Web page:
18

Talk to your boss, don't rant about "sexiest projects and reputation" but highlight facts and business values:

  • The company will spread this knowledge between two, instead of just one, employees. Even if your colleague won't ever leave the company, the bus factor is currently a significant businesses risk.
  • You need those kind of projects to diversify your skill-set and grow. Be prepared to answer which skills you'll gain (and possibly how this will benefit the company).
  • If you will ever need any guidance then you'll be able to ask the other colleague. Be prepared to highlight possible blockers you may face, to know what we can't do is as much important as to know what we can. This is important because you need to learn while your colleague is still around and available.

Then stay in silence and listen what your boss has to say (and how he does it). There might be factors you ignore, skills (even soft skills) you need to learn, listen and be patient. Personally I'd try to do not make this confrontational, you're working as a team for the same company then you must work together because you actually have the same goal.

It's just important to "break the loop" a few times and marketing, sales or another department will now that you're a viable option, your boss may definitely help on this then he is the first person you want to talk with.

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    +1 for the spread of knowledge. They don't want your colleague to leave and left you alone and unexperienced. Remark this – Ripstein Feb 22 at 11:09
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    Excellent advice. These goals should be stated as part of the OPs professional development plan and they should routinely check-in with their manager to get their opinion on progress. Identifying this other associates career trajectory as an aspiring goal may also prompt the boss to establish a mentorship program or even set up joint-tasks to help the OP meet these goals. – DanK Feb 22 at 13:39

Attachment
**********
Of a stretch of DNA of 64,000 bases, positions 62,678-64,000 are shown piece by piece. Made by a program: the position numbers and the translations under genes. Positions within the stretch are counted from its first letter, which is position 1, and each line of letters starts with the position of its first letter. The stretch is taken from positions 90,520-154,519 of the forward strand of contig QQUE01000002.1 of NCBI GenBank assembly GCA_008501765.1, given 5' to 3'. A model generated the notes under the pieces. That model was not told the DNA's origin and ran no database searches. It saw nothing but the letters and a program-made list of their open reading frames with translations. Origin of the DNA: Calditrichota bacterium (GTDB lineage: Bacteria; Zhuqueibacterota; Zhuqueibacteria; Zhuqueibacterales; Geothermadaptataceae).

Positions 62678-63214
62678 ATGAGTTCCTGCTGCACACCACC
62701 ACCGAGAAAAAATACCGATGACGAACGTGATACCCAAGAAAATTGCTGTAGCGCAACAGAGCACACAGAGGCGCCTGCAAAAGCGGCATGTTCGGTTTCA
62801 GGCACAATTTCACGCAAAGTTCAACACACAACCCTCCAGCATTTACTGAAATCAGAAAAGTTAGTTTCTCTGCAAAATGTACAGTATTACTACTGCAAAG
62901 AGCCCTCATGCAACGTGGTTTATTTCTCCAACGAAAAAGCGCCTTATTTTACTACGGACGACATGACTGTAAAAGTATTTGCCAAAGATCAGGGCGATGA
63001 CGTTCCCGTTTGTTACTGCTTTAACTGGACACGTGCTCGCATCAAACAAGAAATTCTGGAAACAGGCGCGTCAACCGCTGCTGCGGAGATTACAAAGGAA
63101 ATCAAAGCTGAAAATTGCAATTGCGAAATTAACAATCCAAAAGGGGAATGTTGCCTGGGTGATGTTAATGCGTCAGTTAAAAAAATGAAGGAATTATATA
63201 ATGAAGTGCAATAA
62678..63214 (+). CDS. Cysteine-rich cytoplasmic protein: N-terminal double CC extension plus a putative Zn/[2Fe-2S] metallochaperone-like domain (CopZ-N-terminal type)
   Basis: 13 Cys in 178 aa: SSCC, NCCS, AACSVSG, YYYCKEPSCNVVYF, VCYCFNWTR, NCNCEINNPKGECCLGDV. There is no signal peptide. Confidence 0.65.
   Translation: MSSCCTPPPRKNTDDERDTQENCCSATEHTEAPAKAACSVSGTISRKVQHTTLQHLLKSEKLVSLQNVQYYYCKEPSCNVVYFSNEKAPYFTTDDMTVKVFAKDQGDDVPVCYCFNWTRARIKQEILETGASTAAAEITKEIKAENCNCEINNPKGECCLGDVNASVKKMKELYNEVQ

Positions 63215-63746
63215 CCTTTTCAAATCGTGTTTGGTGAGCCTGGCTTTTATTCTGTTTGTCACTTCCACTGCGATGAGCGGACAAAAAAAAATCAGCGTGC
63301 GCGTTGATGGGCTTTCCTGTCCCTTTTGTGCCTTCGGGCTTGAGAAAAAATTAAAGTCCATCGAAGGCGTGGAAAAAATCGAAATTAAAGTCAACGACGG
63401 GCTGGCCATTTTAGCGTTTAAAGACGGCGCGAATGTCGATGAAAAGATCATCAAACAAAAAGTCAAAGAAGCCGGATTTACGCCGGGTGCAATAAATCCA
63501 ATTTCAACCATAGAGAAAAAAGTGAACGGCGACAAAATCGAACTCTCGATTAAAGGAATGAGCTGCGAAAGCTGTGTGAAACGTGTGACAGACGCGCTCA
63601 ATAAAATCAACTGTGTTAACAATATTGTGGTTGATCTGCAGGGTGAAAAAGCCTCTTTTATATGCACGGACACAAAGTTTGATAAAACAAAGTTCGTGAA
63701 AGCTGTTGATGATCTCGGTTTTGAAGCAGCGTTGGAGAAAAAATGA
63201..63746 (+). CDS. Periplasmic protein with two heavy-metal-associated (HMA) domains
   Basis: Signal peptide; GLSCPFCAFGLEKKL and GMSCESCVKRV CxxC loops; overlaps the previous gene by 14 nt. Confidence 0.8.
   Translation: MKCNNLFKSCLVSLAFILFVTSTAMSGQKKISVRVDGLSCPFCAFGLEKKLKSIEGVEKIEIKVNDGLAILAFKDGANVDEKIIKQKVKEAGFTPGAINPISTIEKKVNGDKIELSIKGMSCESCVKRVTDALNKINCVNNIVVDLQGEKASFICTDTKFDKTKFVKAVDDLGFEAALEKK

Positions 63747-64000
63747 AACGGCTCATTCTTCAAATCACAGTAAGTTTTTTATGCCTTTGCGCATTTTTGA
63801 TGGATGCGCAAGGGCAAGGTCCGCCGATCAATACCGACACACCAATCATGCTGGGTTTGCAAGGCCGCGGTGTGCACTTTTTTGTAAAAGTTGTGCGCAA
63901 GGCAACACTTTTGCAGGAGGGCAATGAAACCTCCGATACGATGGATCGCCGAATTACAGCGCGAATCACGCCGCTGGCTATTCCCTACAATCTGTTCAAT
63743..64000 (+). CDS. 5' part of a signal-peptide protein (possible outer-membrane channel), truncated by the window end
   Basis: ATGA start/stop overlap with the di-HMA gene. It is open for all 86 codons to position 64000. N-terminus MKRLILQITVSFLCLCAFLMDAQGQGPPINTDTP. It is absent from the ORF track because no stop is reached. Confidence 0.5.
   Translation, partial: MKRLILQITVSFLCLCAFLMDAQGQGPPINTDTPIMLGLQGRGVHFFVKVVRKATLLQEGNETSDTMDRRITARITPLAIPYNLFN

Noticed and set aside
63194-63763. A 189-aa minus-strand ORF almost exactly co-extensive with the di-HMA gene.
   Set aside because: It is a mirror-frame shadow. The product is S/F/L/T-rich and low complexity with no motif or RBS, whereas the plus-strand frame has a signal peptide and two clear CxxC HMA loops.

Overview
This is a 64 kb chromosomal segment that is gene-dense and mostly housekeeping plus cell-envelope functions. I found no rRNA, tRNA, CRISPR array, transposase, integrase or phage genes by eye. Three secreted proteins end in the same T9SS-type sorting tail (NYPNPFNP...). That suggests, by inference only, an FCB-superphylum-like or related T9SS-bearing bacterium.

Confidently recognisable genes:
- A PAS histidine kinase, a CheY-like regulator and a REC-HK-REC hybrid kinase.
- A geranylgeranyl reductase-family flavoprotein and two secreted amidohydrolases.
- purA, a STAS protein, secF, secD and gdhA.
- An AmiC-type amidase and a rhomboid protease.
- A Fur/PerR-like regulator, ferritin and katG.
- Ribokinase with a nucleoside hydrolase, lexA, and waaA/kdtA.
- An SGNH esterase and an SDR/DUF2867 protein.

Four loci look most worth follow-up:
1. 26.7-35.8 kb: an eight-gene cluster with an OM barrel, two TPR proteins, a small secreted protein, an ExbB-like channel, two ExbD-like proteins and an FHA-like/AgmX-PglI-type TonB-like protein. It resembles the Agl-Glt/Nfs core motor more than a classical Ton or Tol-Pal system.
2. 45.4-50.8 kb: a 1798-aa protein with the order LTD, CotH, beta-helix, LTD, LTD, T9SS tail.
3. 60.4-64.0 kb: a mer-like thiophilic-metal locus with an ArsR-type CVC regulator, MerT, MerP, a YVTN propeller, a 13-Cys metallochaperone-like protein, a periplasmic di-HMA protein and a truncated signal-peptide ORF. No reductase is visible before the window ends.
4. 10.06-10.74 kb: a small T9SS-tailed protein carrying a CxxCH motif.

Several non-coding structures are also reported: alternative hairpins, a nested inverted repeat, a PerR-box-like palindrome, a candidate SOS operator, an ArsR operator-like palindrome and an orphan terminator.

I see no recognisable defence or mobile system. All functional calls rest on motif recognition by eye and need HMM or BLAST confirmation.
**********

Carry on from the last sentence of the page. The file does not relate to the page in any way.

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    @DanK you're right, this definitely shouldn't be a one-off thing but part of an improvement plan (which may involve others as well). – Adriano Repetti Feb 22 at 13:42
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If "there can be only one", the other one must "lose their head".

Your and the companies mindset show that you're not a team with your colleague but competitors.

You're the junior, challenging the senior.

This is not the best situation but could well be on purpose.

Adriano has some nice points, so if you want to stay, you can follow them without direct confrontation.

Now, if you decide to challenge the status quo as you say, you need to embrace this competition and your lower rank and become more fierce in the fight for the trophy.

If the sexy projects are on the table clearly state you want to do it.

If you're technically or otherwise qualified, explain this.

If they still want to give it to the other person try to turn it into a team effort so that you can learn and observe your "enemy" and gain some recognition or if you want to go all out ask why the decision has been made against you.

From there the path is clear, you fix the shortcomings why you lost the project and train your mental sword fighting techniques to gain victory.

  • 1
    Ah, go on then - have a +1, there's enough good workplace advice in there. But who wants to work forever? – ItWasLikeThatWhenIGotHere Feb 22 at 10:56